The Heroic Anti-TPP Action by Alan B, Morrison — and More to Come

Eric Zuesse

On June 10th, Alan B. Morrison, one of America’s leading Constitutional lawyers, sent a letter to all members of the U.S. House of Representatives, explaining why U.S. President Barack Obama’s proposed Trans Pacific Partnership (TPP) would violate the U.S. Constitution. 

The striking headline above his letter is “The Investor-State Dispute Settlement Provisions in the Trans-Pacific Partnership Agreement Violate Article III of the United States Constitution.”

He explains, at the start:

“I am writing this letter because I believe that the creation of private arbitral tribunals to decide whether otherwise valid federal, state, and local laws are inconsistent with the investor protection provisions of the TPP improperly removes a core judicial function from the federal courts and therefore violates Article III of the Constitution.”

He then emphasizes that, “my objection is that our Constitution does not permit disputes that, in practical effect, challenge the legality under the TPP of federal, state, or local laws of the United States, to be assigned to private parties for their exclusive resolution.”

He gives examples of the dangerous consequences that this would open up, such as:

“If Congress decided to regulate them [e-cigarettes] after enactment of the TPP, a non-U.S. investor from a TPP country that makes e-cigarettes here could ask an ISDS panel to rule that its investment-based expectations were improperly violated [by the regulation] and thus that it is entitled to damages under the minimum standard of treatment provisions.”

“A similar challenge could be made by a TPP investor who owned farm land in California and objected to an intensification of mandatory water rationing for farms enacted after the TPP goes into effect, even if such rules also applied to U.S. owners of land that would be adversely affected by them.”

He concludes:

“Given the importance of the ISDS provisions to the TPP, the Administration owes it to Congress and the American people to explain how the Constitution allows the United States to agree to submit the validity of its federal, state, and local laws to three private arbitrators, with no possibility of review by any U.S. court.”

As a career lawyer, who stands far more to benefit by endorsing — rather than by criticizing (as he strongly does here) — Obama’s stunningly pro-mega-corporate ‘trade’ deals (TPP, TTIP, & TISA, all of which actually present the very same Constitutional issues that TPP does and that Morrison is here attacking), Morrison is nothing less than heroic by his pointing out how horrific these deals actually would be.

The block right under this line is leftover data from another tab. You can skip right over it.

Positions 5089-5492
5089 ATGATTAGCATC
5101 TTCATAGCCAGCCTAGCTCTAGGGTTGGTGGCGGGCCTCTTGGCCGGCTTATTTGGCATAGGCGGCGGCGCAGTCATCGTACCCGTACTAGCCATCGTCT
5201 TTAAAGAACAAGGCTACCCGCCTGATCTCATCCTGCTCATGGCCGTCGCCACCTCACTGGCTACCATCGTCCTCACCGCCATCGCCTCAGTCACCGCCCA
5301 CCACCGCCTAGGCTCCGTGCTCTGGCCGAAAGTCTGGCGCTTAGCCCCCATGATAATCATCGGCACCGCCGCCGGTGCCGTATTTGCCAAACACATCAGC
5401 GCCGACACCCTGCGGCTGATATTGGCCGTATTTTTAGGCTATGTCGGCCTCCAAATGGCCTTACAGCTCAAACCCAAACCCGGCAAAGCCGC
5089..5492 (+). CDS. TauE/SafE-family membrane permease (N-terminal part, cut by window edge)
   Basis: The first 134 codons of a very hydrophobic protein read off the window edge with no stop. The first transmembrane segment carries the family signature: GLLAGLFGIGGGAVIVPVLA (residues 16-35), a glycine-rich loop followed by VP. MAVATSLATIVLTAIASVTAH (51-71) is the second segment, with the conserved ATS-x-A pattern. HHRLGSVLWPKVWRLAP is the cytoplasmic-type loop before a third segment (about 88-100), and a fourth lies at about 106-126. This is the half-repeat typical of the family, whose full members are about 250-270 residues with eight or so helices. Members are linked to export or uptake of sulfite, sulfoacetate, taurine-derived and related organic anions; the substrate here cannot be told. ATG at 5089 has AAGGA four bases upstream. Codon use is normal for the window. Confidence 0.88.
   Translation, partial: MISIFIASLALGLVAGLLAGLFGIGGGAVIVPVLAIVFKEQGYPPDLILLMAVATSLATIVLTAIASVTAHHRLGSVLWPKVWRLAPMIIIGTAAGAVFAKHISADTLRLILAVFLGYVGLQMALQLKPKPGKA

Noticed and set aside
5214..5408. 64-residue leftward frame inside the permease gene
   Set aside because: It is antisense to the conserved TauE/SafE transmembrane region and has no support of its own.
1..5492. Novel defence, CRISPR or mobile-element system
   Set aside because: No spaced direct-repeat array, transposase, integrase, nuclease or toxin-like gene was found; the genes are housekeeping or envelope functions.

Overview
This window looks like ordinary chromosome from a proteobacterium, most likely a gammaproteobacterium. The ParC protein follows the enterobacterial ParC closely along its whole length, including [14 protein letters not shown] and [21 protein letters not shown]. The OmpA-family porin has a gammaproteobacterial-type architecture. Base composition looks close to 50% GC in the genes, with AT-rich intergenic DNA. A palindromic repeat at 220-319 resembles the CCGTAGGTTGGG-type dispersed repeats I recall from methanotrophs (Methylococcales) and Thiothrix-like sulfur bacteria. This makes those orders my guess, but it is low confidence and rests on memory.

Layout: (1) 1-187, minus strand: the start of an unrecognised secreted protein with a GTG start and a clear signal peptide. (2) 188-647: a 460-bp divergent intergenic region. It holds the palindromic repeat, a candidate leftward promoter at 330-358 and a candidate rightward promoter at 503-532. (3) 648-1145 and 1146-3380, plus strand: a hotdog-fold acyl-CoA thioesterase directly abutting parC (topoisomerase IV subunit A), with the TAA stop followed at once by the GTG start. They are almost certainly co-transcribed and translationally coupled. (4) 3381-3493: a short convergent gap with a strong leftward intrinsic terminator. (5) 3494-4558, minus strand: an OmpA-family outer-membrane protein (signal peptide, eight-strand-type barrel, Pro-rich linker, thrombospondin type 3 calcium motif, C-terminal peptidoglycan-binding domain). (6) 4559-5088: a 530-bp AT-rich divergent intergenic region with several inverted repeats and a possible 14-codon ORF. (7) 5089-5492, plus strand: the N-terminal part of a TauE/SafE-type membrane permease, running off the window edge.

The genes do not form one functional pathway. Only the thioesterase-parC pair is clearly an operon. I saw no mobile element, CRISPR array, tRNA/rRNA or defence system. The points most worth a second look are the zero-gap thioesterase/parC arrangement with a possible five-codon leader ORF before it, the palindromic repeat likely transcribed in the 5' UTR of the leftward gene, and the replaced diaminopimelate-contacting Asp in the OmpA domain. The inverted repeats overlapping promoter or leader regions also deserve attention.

Tomorrow, I (who, in lucky contrast, am only a private citizen, with no career or other personal involvement in these matters) shall post a more-detailed case than Morrison has presented, in which I shall argue that Fast Track Trade Promotion Authority, which is essential in order for any ‘trade’ deals like this to be able to stand even a chance of being passed by Congress, is, itself, blatantly unConstitutional, and has been so, ever since it was passed into law in 1974 and never yet been reviewed by the U.S. Supreme Court as to its Constitutionality (which it actually lacks).

So, if any of Obama’s three mega-corporate international ‘trade’ deals (TPP, TTIP, & TISA) does become passed into U.S. law, then the Constitutional challenges, which should actually have started in 1974, will finally begin, and these will be the issues that ultimately decide the matter. Unfortunately, however, the pressures upon the Supreme Court to avoid examining the (anti-Constitutional, I shall argue) can of worms that President Richard Nixon proposed in 1973 and that Congress passed into law the next year, will be enormous and might actually swamp the Constitution itself, as the jurists draw up their rulings. Regardless of how the Supreme Court rules by then, the ruling will create enormous damages, because, even if the Court upholds the Constitution, then the consequent overthrowing of NAFTA etc. by the U.S. as a signatory nation to an unConstitutional agreement, will be severely attacked by other signatory nations.

My article tomorrow will lay out the case that has never been presented to the Supreme Court, because that Court did not want to lead the country, and also because no one in either the Executive or the Legislative branch was willing to do what has been his and her professional duty, to uphold our Constitution — so, this entire issue, of the Constitutionality of such ‘trade’ deals, has simply been ignored, until now.

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Investigative historian Eric Zuesse is the author, most recently, of  They’re Not Even Close: The Democratic vs. Republican Economic Records, 1910-2010, and of  CHRIST’S VENTRILOQUISTS: The Event that Created Christianity, and of  Feudalism, Fascism, Libertarianism and Economics.

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